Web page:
Tuesday 8 January 2008

Batman Beyond - The Joker goes back to the future

Batman Beyond: Return of the Joker was a direct to video feature length animation from 2000 based on the TV series Batman Beyond aka Batman of the Future. With dazzling manga style animation, the movie presented a dark plot involving Batman's arch nemesis, The Joker and in the process revealed what really happened to Robin.

Batman Beyond was Warners' next generation Batman. One that had previously been thrillingly brought to life by the acclaimed Batman: The Animated Series which starred the vocal talents of Kevin Conroy as arguably the best Batman ever. In Batman Beyond, Conroy reprised his role in a future where Bruce Wayne has retired from crimefighting and handed the mantle, though not the cape, of Batman to high school student Terry McGinnis. Also repeating his role was animated Batman veteran and former Tatooine farmboy cum Jedi master, Mark Hamill as the Clown Prince of Crime, The Joker.

Apart from its sophisticated animation, plots and voice work, Batman: The Animated Series had the kind of orchestral scores normally associated with big budget features. The late great Shirley Walker provided the music along with her team of talented composers including Lolita Ritmaris, Michael McCuistion, Gabriel Moses and Kristopher Carter.

To reflect its futuristic setting and a decidedly youthful hero, the Batman Beyond TV series utilized a predominantly techno sound. Kristopher Carter's soundtrack for the movie however reveals more light and shade with dramatic orchestral passages that recall the influence of his mentor Shirley Walker and adrenalin packed techno-metal wig-outs with drums like kango hammers on steroids, bowel-destroying bass and chunky chainsaw guitar. Carter's keening mournful theme for the movie is further enhanced during the end titles by some nifty bluesy fret play from Kenny Wayne Shepherd.

At a whisker over half an hour, this soundtrack only represents a brief glimpse into the future, and while not all the tracks are for the fainthearted, Batman Beyond: Return of the Joker represents a rock solid modern soundtrack with some occasional moments of sheer brilliance that sound fantastic when played very loud.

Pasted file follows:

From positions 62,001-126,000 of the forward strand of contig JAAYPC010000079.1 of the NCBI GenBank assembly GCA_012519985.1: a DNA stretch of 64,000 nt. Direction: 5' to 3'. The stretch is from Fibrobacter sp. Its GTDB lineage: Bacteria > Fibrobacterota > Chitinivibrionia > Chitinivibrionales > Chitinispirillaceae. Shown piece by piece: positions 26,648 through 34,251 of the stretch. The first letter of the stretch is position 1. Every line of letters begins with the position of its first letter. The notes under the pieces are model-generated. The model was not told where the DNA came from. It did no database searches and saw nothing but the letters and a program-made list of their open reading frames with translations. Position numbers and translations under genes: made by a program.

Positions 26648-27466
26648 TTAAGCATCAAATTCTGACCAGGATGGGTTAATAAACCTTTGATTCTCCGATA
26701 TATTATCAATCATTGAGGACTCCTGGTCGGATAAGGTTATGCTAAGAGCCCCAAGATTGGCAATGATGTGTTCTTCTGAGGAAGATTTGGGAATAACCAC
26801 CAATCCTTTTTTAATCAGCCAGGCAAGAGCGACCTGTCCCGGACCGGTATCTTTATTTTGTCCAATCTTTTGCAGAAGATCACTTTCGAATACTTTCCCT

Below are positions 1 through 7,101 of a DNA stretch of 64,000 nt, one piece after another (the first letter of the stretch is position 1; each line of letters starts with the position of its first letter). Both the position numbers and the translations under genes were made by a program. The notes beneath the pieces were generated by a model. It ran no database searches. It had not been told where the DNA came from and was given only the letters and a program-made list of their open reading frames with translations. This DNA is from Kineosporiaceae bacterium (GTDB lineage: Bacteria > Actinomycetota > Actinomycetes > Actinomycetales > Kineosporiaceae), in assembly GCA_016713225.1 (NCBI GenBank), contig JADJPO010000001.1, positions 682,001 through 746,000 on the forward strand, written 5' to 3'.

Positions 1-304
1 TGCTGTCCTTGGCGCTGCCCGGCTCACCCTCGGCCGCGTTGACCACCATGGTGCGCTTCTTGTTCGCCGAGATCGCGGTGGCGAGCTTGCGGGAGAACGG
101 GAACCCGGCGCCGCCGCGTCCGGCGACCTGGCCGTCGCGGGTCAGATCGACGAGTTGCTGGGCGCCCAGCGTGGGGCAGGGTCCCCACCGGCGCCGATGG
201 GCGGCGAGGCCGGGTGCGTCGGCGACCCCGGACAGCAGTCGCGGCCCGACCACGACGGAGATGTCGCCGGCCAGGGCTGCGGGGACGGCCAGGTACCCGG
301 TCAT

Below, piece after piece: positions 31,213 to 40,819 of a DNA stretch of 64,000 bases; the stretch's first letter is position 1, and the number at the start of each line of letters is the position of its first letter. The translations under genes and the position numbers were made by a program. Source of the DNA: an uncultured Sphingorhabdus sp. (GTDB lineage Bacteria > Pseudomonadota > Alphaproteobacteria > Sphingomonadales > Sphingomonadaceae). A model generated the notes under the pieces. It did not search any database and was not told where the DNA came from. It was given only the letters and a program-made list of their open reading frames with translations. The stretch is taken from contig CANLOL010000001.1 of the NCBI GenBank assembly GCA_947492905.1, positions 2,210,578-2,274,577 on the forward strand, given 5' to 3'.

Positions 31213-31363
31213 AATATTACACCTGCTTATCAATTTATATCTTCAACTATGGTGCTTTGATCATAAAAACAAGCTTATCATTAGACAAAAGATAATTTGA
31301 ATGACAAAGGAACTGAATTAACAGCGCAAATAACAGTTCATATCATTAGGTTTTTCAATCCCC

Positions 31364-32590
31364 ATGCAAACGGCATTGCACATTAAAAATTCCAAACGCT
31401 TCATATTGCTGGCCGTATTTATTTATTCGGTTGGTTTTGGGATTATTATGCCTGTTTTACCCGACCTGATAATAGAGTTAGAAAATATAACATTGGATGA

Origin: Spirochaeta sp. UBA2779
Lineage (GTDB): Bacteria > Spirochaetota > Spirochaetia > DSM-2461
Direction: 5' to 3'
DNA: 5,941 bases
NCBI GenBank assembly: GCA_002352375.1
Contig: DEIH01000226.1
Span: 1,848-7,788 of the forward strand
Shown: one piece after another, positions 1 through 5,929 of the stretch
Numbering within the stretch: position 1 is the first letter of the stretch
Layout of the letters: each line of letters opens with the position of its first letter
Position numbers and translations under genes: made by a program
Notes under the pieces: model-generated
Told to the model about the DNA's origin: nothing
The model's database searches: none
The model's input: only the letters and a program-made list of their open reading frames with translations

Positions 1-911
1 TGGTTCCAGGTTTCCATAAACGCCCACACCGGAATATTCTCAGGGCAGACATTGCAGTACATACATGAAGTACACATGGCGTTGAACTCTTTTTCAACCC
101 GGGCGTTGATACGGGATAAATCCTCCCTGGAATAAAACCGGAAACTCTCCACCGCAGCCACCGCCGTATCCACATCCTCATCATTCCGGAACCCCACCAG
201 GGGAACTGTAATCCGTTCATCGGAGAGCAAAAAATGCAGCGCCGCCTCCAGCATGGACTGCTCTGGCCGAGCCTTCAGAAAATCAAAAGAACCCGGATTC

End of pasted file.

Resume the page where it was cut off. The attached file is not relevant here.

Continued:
Monday 7 January 2008

Raising temperatures with Body Heat

Lawrence Kasdan's 1981 directorial debut, Body Heat is a sexed-up modern film noir tale of seduction, murder and deception. It made stars of Kathleen Turner and William Hurt and allowed John Barry to compose one of his most sexy and sultry scores.

Kathleen Turner plays a rich and lonely housewife who uses her "womanly wiles" to entice a sleazy lawyer played by William Hurt into a plot to kill her husband. Unfortunately for Hurt's character, all is not what it seems, and like a moth who gets too close to the flame, he gets well and truly burned.

Harking back to Barry's jazzy roots Body Heat is stylistically similar to his own Playing By Heart and Jerry Goldsmith's acclaimed score for Chinatown. You can almost feel the sultry heat coming from the grooves. Perhaps it's some kind of harmonic trick but during the main title theme you can almost hear the police siren during the opening of the movie. As an aside, if you watch the opening of the IPCRESS file, you may notice that the coffee grinder in the opening scene seems to be in the same key as the music!

The original soundtrack for Body Heat was issued in a limited edition of 2,000 printed copies for Southern Cross, however in 1998 Joel McNeely re-recorded the score for a Varese Sarabande release. Twenty seven years after its release Body Heat remains a popular concert favourite and a much loved soundtrack among Barry and film score fans alike.